IIR BPM: Michael zur Muehlen on integrating business processes and business rules

I finished the day listening to Michael zur Muehlen discuss business processes and rules, a topic that I spoke about a few weeks ago at the Business Rules Forum. Michael, who I know from the BPM Think Tanks, is responsible for BPM courses at Stevens Institute of Technology. You can see his presentation slides online here.

He started out with the bottom line on why you want to integrate process and rules:

  • Simpler processes
  • Higher agility
  • Better risk management

Who wouldn’t want this? However, he points out that users don’t like processes, since they find them abstract (or possibly requiring a more analytic view of the organization) and restrictive (that is, not able to capture all the actual business cases). He also points out the obvious problem with Eclipse-based process modelling tools: they’re not friendly to business types. Became of that, we end up with technical people maintaining business processes, which usually results in a lot of code and the next generation of legacy systems.

He went though an example of an insurance company with 12 process steps and 5000 business rules, and it became obvious why rules change faster than processes. He highlighted three places where rules and processes come together: control flow, work assignment, and cross-process policy enforcement. I still think that the key issue is the boundary: when is something done as a decision tree in a rules system, and when it is done as control flow directly in the BPMS. Michael suggests that you might want to first model the rules in the BPMS, then extract the rules, although I don’t think that the rules experts would consider that a best practice. The challenge, then, comes with the modelling that’s done by the business analysts: how much do they need to know about rules, and what does their modelling environment need to look like in order to support that?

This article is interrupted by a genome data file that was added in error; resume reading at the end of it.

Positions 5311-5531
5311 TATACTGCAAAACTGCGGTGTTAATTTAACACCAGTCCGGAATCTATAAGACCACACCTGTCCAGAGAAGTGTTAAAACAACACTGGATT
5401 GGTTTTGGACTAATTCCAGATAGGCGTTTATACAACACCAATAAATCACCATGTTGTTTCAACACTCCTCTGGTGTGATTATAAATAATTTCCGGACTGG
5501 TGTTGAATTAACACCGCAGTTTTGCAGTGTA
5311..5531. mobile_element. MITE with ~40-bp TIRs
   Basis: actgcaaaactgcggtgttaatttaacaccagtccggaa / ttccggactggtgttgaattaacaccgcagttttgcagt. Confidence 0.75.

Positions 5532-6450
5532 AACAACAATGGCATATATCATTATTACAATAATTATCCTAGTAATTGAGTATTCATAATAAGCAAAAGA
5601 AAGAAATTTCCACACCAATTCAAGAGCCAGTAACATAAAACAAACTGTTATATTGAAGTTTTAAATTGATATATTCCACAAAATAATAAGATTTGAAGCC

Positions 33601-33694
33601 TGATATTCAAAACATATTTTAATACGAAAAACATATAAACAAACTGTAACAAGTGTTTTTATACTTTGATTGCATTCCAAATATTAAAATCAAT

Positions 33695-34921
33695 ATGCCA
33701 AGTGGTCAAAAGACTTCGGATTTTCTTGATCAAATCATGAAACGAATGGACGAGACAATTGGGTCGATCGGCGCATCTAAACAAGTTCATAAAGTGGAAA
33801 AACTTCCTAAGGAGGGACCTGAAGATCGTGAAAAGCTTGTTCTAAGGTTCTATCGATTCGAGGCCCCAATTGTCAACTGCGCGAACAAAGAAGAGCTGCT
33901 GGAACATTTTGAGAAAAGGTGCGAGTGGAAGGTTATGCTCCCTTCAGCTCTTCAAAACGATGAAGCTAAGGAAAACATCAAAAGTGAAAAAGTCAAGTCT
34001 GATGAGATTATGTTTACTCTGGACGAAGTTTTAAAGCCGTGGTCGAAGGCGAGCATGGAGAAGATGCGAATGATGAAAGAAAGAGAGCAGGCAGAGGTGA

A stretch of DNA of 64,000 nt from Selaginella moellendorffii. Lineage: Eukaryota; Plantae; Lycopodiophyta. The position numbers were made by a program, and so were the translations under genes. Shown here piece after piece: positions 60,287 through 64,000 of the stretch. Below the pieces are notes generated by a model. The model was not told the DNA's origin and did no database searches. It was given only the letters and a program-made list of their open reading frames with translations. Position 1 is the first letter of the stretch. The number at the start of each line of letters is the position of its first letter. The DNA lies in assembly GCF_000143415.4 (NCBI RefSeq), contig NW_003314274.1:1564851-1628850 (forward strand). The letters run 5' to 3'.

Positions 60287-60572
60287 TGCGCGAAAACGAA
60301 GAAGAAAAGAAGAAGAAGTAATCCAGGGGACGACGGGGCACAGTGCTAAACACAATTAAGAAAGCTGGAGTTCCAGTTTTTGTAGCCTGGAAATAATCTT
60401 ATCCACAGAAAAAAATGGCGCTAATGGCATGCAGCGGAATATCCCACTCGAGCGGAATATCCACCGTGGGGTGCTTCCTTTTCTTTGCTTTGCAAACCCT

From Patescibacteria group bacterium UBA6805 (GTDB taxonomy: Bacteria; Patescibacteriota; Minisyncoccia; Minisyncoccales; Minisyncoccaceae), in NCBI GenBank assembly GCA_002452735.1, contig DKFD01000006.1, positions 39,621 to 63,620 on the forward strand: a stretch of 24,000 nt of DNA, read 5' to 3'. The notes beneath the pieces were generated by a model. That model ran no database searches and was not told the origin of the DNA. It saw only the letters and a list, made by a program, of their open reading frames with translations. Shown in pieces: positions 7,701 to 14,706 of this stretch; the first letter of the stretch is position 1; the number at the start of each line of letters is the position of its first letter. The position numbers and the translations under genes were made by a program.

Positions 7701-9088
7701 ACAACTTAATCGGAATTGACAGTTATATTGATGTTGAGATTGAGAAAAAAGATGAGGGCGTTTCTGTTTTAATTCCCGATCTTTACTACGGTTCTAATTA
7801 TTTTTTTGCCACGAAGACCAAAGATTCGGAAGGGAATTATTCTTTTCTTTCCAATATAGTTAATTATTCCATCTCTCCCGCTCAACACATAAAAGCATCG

He had some good suggestions about mining rule criteria from previously executed processes, determining what the automated rules should be based on prior manual processes. From an insurance standpoint, this can result in auto-underwriting on standard cases.

He talked about the links between process management, business rules and compliance: whereas BPMS can enforce process compliance, rules are used to enforce contextual compliance for all the things around the business processes that aren’t really part of process compliance.

Michael and a colleague did a fascinating study of which BPMN symbols are actually used, and found that there’s 6 or 7 symbols that are used in most of the diagrams — the rest are strictly long-tail usage. See page 39 of the slide deck that I link to above for the chart.

He had some practical advice on how business rules and business processes interact:

  • Business objectives (rules) govern and prioritize business activities (processes)
  • Process objectives (rules) govern and define core processes (processes)
  • Process objectives break down to business rules and core processes break down to business processes, where business rules govern the business processes, and bsiness processes use the business rules.
  • This can be taken to a further level of granularity with operational rules.

He also had a chart for classifying change, and showing where it made more sense to use business rules or business process for a particular decision/activity; for example, use rules if it’s rapidly changing, company-wide and less predictable.

My flight home leaves tomorrow mid-day, so this is likely the end of my IIR/Shared Insights BPM conference coverage. Next year, maybe they’ll spring for more than 2 nights of hotel…

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